• The best competitive times of all entrants for the preceding twelve (12) months prior to the entry deadline of the competition, shall be submitted on entry forms and listed in order of time by the Management Committee. Swimmers who do not submit official recorded times shall be considered the slowest and shall be placed at the end of the list with a no time. Placement of swimmers with identical times or of more than one swimmer without times shall be determined by draw. Swimmers shall be placed in lanes according to the procedures set forth in SW 3.1.2. Below. Swimmers shall be placed in trial heats according to submitted times in the following manner.
• Where no preliminary heats are necessary, lanes shall be assigned in accordance with SW 3.1.2 above. Where preliminary heats or semi-finals have been held, lanes shall be assigned as in SW 3.1.2 based, however, on times established in such heats.
• In the event that swimmers from the same or different heats have equal times registered to 1/100 second for either the eighth place or sixteenth place, there shall be a swim-off to determine which swimmer shall advance to the appropriate finals. Such swim-off shall take place not less than one hour after all involved swimmers have completed their heat. Another swim-off shall take place if equal times are registered again.
List of Events
Photo Courtesy ofConfederação Brasileira de Desportos Aquáticos
Credit: Satiro Sodré
• Men’s 100 M
• Women’s 100 M
• Men’s 200 M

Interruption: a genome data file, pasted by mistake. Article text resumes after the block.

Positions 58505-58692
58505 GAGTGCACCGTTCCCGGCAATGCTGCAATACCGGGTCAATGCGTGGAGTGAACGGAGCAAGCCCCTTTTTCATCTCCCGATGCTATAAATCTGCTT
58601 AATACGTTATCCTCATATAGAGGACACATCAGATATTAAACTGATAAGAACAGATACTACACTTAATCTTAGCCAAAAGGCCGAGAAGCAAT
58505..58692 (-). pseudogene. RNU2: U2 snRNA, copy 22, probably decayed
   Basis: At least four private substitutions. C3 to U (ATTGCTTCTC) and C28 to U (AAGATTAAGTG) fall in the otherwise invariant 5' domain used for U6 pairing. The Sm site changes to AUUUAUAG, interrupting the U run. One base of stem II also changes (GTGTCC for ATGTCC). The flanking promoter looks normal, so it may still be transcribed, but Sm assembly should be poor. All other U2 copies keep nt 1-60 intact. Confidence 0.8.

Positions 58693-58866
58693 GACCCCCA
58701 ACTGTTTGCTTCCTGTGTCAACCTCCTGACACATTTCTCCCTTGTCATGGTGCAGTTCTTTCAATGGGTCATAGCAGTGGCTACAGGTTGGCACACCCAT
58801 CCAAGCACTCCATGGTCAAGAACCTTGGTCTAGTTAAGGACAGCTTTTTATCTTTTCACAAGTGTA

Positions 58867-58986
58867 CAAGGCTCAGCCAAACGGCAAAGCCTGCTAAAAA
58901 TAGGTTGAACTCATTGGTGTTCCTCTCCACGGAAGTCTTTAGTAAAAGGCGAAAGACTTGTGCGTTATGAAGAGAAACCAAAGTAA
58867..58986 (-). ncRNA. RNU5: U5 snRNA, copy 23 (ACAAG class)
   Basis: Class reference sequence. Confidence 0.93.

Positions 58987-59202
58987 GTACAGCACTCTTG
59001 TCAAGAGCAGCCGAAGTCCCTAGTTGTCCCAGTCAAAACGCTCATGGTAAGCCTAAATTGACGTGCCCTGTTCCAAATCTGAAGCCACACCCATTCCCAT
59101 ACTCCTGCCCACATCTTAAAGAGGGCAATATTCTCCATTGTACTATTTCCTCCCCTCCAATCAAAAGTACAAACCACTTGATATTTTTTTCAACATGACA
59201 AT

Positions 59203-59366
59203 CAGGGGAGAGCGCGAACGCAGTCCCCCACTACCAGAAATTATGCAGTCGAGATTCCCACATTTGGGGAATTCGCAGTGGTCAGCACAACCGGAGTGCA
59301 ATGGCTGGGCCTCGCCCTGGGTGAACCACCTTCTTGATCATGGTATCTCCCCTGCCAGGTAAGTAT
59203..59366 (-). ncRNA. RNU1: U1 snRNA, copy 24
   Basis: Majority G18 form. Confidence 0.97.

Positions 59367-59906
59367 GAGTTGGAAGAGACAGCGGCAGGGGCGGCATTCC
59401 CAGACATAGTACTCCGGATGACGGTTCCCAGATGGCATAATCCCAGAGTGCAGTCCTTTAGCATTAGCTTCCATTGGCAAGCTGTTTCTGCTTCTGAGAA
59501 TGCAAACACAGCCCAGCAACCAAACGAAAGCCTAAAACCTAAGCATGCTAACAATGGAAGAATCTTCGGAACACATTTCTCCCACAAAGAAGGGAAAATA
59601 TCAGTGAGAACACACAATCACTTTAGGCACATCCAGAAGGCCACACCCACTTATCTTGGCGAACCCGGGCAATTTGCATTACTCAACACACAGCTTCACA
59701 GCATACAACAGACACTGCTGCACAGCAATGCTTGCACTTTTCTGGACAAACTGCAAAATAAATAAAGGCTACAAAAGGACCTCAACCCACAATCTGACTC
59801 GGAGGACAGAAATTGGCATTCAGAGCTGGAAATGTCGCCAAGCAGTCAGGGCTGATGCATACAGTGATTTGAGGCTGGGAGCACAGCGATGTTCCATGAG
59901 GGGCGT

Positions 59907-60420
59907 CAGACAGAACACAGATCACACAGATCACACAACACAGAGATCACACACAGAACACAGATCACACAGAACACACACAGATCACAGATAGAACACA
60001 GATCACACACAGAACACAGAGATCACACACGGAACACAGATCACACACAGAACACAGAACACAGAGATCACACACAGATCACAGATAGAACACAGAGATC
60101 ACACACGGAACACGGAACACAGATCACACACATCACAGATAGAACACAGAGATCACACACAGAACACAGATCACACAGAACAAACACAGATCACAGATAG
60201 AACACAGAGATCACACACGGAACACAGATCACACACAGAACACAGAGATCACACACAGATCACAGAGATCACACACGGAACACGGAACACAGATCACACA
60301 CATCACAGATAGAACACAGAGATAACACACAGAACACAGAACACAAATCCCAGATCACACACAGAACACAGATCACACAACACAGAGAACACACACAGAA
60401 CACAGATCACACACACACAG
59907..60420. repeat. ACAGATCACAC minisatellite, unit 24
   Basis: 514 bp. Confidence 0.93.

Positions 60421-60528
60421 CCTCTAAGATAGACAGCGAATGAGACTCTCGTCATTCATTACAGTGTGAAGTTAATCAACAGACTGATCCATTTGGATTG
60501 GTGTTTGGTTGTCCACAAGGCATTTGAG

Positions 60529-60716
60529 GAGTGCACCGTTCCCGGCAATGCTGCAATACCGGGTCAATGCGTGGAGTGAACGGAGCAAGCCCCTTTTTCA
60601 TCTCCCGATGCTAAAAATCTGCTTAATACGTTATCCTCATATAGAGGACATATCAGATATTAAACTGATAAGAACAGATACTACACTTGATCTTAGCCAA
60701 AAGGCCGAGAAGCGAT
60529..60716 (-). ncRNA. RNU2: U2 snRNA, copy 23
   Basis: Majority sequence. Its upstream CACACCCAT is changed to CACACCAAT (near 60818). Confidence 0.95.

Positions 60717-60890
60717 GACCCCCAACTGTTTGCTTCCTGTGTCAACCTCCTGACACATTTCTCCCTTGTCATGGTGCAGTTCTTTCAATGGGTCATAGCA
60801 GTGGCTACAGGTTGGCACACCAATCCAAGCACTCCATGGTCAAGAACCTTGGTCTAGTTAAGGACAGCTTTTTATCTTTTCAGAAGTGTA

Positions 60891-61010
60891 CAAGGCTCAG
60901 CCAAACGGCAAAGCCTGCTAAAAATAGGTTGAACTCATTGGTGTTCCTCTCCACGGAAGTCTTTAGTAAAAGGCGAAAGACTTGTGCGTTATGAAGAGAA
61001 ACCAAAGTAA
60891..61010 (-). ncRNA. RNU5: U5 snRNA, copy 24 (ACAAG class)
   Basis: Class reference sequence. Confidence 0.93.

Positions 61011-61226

• Women’s 200 M
magem cedida pela Confederação Brasileira de Desportos Aquáticos
Crédito: Satiro Sodré
Medals for 2004 Summer Olympics
|100 M Breaststroke
||Kosuke Kitajima, JPN 1:00.08
||Brendan Hansen, USA 1:00.25
||Hugues Duboscq, FRA 1:00.88
|200 M Breaststroke
||Kosuke Kitajima, JPN 2:09.44
||Daniel Gyurta, HUN 2:10.80
||Brendan Hansen, USA 2:10.87
|100 M Breaststroke
||Xuejuan Luo, CHN 1:06.64
||Brooke Hanson, AUS 1:07.15
||Leisel Jones, AUS 1:07.16
200 M Breaststroke
|Amanda Beard, USA 2:23.37
||Leisel Jones, AUS 2:23.60
||Anne Poleska, GER, 2:25.82
World Record Holder
• 100m breaststroke Brendan Hansen, USA 59.13 Aug. 1, 2006
• 200m breaststroke Brendan Hansen, USA 2:08.50 August 20, 2006
• 100m breaststroke Leisel Jones, AUS 1:05.09 March 20, 2006
• 200m breaststroke Leisel Jones, AUS 2:20.54 February 1, 2006
Olympic Record Holder
100m Brendan Hansen, USA 1:00.01 Aug. 14, 2004
200m Kosuke Kitajima, JPN 2:09.44 Aug. 18, 2004
100m Luo Xuejuan, CHN 1:06.64 Aug. 16, 2004
200m Agnes Kovacs, HUN 2:24.03 Sept. 20, 2000
To read this page in portuguese, click here.
To learn more about olympic aquatic events, read:
- The International Olympic Committee, UK edition; http://www.olympic.org/uk/index_uk.asp
- The Official Site of the Beijing Games; http://en.beijing2008.cn/
- World Book Online Encyclopedia; www.worldbook.com
- Hickok Sports: A database of sports records; www.hickoksports.com